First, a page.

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To be fair, I'll post info on checking the timing of the post-1969 transfer bar ignition revolvers.

These revolvers use actions that are more like a S&W than the older Colt's, and the timing is MUCH less critical.

These guns include:
The Trooper Mark III/Lawman/Metropolitan Police/Official Police Mark III.

The Trooper Mark V/Peacekeeper/King Cobra.

The Anaconda (possibly).

The SF-VI/DS-II/Magnum Carry (possibly)

BOLT RETRACTION AND DROP.
In these guns, the bolt retraction and drop is judged by TRIGGER movement.

The bolt should begin to retract within 1/6 to 1/4 of the triggers total movement and drop after about 2/3 of it's total arc.
This is NOT 1/6 to 1/4 INCHES, it's total trigger movement.

BOLT ACTION.
Open the cylinder and look at the small "lug" in the lower frame window.
This is the cylinder locking bolt.

Slowly cock the hammer and watch the bolt as it retracts.
When the bolt begins to retract, it should move smoothly in, then pop back out with a clean "SNAP".
There should be little or no mushy or hesitant movement.

BOLT DROP.
Close the cylinder and slowly cock the hammer.

Watch the TRIGGER.
The trigger should move between 1/6 and 1/4 of its arc before the bolt begins to retract.
What's critical here is that the bolt MUST be retracted enough to be completely free of the cylinder locking notch BEFORE the cylinder begins to rotate.

BOLT DROP.
Again, the standard for bolt drop is based on TRIGGER movement.
The Bolt should drop after about 2/3 of the trigger's total travel.

What's critical here is, the bolt should remain retracted away from the cylinder while the cylinder rotates past the locking notch, and then drop back onto the cylinder before the trigger gets too close to the end of it's movement.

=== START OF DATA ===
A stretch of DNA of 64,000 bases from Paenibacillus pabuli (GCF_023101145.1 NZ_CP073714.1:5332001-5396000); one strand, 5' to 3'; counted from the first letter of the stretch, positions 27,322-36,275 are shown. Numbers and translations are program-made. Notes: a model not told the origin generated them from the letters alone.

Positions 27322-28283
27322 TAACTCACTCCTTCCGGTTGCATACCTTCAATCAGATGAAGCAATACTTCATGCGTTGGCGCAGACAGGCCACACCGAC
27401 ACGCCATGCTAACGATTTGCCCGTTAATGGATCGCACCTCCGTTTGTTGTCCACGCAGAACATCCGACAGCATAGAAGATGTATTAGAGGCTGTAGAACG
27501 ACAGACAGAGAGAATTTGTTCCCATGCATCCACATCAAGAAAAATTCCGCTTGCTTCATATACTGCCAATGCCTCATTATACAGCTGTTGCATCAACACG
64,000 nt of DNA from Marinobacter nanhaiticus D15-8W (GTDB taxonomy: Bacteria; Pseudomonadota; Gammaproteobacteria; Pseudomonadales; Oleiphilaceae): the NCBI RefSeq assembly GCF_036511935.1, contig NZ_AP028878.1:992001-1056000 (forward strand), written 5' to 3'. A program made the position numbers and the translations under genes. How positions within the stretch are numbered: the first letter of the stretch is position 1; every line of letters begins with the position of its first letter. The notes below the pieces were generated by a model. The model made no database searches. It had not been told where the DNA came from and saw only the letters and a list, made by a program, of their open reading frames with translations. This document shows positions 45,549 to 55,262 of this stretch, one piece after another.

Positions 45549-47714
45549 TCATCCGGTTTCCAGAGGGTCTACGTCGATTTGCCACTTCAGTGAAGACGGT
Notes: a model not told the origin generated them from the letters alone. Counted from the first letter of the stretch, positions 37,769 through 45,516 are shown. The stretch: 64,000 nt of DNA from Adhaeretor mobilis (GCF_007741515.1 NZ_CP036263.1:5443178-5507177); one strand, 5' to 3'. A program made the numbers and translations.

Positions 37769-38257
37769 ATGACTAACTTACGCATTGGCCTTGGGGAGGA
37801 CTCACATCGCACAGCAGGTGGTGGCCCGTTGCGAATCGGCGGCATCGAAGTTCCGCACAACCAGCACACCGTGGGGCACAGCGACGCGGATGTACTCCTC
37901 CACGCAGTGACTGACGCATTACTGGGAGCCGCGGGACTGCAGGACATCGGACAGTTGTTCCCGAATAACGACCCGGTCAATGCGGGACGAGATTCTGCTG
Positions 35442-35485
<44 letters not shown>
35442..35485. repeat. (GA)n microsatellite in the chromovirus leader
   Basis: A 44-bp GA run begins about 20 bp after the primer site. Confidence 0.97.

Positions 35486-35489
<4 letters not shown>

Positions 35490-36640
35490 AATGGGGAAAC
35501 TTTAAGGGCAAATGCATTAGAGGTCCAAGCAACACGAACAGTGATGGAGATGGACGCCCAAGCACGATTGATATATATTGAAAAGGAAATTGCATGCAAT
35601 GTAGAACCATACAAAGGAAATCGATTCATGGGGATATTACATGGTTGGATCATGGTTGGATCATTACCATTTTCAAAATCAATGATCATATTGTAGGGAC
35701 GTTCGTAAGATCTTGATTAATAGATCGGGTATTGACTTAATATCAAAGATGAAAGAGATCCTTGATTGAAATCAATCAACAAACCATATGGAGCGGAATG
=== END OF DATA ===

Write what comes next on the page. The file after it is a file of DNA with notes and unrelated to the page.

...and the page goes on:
CYLINDER LOCKING.
Before the hammer is cocked, the bolt MUST drop into the cylinder locking notch, locking the cylinder.

Unlike the older Colt actions, there's a wide range of adjustment allowed, and the bolt DOES NOT drop into the lead to the cylinder locking notch.

Since the bolt rides the cylinder for most of it's rotation, these Colt's will have finish wear almost all the way around the cylinder like S&W's do.

The design of the hand in these revolvers is also more S&W-like, in that LENGTH is NOT a factor, WIDTH is the critical dimension.

For this reason, these revolvers seldom develop "hammer's cocked, but cylinder isn't locked" problems.

Unlike the older Colt's, these guns are designed to have parts replaced, and CANNOT
be re-fitted or re-tuned. If they have a problem, new parts are installed.

Also unlike the old Colt's, parts cannot be altered or even polished much. The parts are sintered steel with a thin, glass hard coating. Any attempt to polish, heat and bend, or alter parts will break through the coating, destroying the part.

These timing instructions should be good for these later Colt's but I'm not 100% SURE they hold for the later Colt SF-VI/DS-II/Magnum Carry, or the Anaconda.

The Colt SF series guns seemed to all have a slightly different bolt action, in which the bolt dropped VERY soon after the cylinder started to rotate.

In the few versions I saw, I was concerned that any seating or wear would develop a condition where the bolt would drop right back into the locking notch, before the cylinder would rotate.
They were THAT close.

As you can see, the timing is MUCH less critical here, and you live with what ya got.
There's little tuning beyond spring kits, and no re-fitting of worn parts.

To make up for all this, you get what Master Gunsmith Jerry Kuhnhausen believed was the strongest mid-frame revolver ever built, including the Ruger's.

So, the bolt should retract before the cylinder begins to rotate.

The bolt should drop back onto the cylinder before the trigger gets too close to the end of it's movement.

The bolt should lock the cylinder before the hammer gets even close to cocked.
 

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As always, great stuff. Thank you.

------------------
Fore Warned is Fore Armed... Pogo
Unless it's four worned out guns... Albert
 
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